Tod and I are chomping at the bit to get the Pennsylvania sections of the AT completed. Thus, it may not surprise you to hear that we did three days of hiking in the middle of January. Weather was iffy and we agreed not to hike or backpack in dangerous conditions. However, the forecast brightened and we were off!
The first day was a 5+ mile hike from Lehigh Gap to Little Gap. If you’ve ever read a thru-hiker’s book, they almost always seem to have a picture from the top of Lehigh Gap to illustrate the beauty – and rigor – of the hike. The trail quickly comes to a vertical 1000 foot “hike” that is really rock climbing. As we approached the foot of the trail someone coming from the opposite direction said, “It’s windy up there!” Boy, was she right.
I’m a wimp when it comes to climbing. It helped to focus on putting one foot in front of the other, moving my hand to the next best rock. I didn’t spend much time looking down. I was able to conquer fear and make it to the top. I would have jumped up and down with my hands in the air like Rocky Balboa had it not been for the fact that the top was just as rocky as the face of the cliff. Tod was very supportive as I growled and groaned. I have no idea how solo hikers do it.
The rest of the hike was through a section of the AT that is diverted onto a grassy trail designed to try to avoid a superfund clean up site. I know. It doesn’t sound pretty and it really wasn’t. One quirky thing about this area is that the blazes were, well, interesting. There were lots of double blazes in areas where there was no change in trail direction. Near the power lines we saw some huge, footlong, super wide blazes along the rocks. On a positive note, this part of the trail was really easy and it wasn’t long before we were at Little Gap.
We stayed overnight in a hotel and were back on the trail the next day by 8:15 am. The weather looked good and we were looking forward to a night camping at a shelter. The hike began in a pretty swampy area, but we quickly made it to the top of the ridge. Imagine what a surprise I had when I looked to my left, only to see people skiing a few yards away! (This isn’t something that most thru hikers would see.) I guess the Appalachian Trail goes right by Blue Mountain resort. I felt some kinship with the skiers since they also like to be outdoors in the winter.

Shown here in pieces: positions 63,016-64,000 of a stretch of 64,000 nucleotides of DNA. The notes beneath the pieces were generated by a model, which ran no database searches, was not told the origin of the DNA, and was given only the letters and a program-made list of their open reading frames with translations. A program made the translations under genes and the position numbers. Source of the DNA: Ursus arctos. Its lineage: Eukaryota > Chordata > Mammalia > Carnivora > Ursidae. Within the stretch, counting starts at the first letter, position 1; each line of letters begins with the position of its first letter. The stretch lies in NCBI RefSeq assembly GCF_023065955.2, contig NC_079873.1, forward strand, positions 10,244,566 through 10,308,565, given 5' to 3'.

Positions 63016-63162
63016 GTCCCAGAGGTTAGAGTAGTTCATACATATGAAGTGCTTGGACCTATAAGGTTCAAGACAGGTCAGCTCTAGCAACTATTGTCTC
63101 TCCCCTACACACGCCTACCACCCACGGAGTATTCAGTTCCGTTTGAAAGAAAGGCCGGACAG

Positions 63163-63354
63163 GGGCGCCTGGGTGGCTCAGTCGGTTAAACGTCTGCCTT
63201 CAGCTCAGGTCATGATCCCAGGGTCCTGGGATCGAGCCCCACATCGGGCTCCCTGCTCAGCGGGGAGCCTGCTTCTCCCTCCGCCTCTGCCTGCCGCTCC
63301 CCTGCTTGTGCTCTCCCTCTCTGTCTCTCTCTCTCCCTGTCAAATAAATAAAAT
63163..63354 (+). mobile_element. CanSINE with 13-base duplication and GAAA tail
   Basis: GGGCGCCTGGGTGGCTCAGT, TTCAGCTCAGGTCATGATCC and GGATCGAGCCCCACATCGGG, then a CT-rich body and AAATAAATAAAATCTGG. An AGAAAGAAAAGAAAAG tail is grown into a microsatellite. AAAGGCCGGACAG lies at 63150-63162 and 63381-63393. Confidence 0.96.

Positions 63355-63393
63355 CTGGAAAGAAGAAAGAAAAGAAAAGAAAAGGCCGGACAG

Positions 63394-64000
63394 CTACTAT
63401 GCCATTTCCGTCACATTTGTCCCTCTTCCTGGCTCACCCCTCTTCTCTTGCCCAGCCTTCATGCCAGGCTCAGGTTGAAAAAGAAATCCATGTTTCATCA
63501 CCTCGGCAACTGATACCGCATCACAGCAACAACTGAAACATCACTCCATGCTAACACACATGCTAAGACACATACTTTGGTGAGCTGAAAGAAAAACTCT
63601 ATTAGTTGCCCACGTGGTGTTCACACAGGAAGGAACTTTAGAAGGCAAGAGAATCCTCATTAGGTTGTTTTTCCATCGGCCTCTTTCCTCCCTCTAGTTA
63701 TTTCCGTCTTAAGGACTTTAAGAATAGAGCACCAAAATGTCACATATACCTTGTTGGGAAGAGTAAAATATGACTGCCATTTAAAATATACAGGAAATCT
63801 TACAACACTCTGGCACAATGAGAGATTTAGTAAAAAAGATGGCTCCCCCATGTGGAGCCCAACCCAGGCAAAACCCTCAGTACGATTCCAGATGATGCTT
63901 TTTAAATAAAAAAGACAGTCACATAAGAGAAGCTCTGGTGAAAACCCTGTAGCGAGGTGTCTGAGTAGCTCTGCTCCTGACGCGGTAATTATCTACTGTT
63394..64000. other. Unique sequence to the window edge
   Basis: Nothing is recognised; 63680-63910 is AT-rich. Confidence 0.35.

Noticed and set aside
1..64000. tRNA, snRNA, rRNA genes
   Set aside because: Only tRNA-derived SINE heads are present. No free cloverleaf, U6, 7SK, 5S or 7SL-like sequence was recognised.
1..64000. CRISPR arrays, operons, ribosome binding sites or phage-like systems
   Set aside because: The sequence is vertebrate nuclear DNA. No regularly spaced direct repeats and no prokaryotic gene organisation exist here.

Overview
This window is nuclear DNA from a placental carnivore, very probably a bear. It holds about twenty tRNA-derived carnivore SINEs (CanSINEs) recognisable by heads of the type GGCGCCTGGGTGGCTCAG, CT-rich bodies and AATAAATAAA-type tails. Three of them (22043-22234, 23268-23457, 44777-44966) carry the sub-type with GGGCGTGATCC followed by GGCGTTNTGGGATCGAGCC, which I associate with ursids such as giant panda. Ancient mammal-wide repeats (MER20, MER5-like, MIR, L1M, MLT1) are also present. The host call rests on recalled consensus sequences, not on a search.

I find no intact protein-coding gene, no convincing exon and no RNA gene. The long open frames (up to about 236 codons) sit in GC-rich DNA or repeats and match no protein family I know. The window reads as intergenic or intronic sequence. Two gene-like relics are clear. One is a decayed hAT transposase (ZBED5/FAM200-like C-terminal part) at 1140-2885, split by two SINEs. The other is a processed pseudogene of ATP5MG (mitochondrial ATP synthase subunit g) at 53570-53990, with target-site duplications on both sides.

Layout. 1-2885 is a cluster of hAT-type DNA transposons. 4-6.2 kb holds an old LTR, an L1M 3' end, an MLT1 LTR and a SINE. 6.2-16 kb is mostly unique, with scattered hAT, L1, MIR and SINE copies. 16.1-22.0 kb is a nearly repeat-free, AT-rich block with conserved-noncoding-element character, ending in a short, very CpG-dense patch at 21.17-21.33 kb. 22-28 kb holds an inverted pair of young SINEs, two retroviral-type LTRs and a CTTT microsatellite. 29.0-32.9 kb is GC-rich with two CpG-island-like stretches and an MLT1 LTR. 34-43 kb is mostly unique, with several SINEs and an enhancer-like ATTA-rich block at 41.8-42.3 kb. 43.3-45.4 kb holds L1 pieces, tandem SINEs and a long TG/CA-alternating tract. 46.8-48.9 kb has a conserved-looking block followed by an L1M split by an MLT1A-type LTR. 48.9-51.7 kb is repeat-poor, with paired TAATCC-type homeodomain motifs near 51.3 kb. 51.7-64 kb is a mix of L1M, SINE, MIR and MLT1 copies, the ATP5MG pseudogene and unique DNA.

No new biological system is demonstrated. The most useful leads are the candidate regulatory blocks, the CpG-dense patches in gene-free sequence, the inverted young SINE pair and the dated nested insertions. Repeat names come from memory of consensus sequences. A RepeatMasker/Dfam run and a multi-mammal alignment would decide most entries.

We stopped to make lunch at 11:30 am and by 1 pm we had gone at least 8 miles. Then, it started to snow. This wasn’t expected and made things a bit slippery. Had we not been so tired, and had it not been winter, we probably would have gone the whole way to Wind Gap (about seven additional miles), avoiding a night outdoors. Instead, we tried to make the best of the situation by arriving at Leroy Smith Shelter and setting our tent up inside the shelter.
My favorite part of the trip was hanging out at the shelter, drinking coffee, and watching the snow. Everything was silent. Peaceful. It was really beautiful. Tod and I made dinner and were in the tent ready to sleep by 7:15 pm. Even though it was well below freezing I was warm. By the time we got up in the morning it was 11 degrees, not including windchill. Our stove/fuel had frozen, and making breakfast was not possible.
The rest of the trip was a bit like being in survival mode. Packing things up in the cold was not easy. Most importantly, Tod’s fingers were in a lot of pain. (Tod has lived in Alaska and his fingers have had frostbite.) Luckily, the hike to Wind Gap had several things going for it: beautiful views, bright sunny weather, few inclines and manageable rocks. In no time, we arrived at Hahn’s Lookout. We quickly made our way down to the Gap and to our car.
I’m pretty proud of us for doing so well hiking in adverse conditions. Part of the fun of hiking and backpacking is testing yourself and being successful. Certainly, proper clothing and equipment is key. I had five layers on and was toasty warm. In the future, we won’t forget to bring the cooking equipment into the tent with us when we go to sleep so that it stays warm.
Next time? New Jersey, here we come!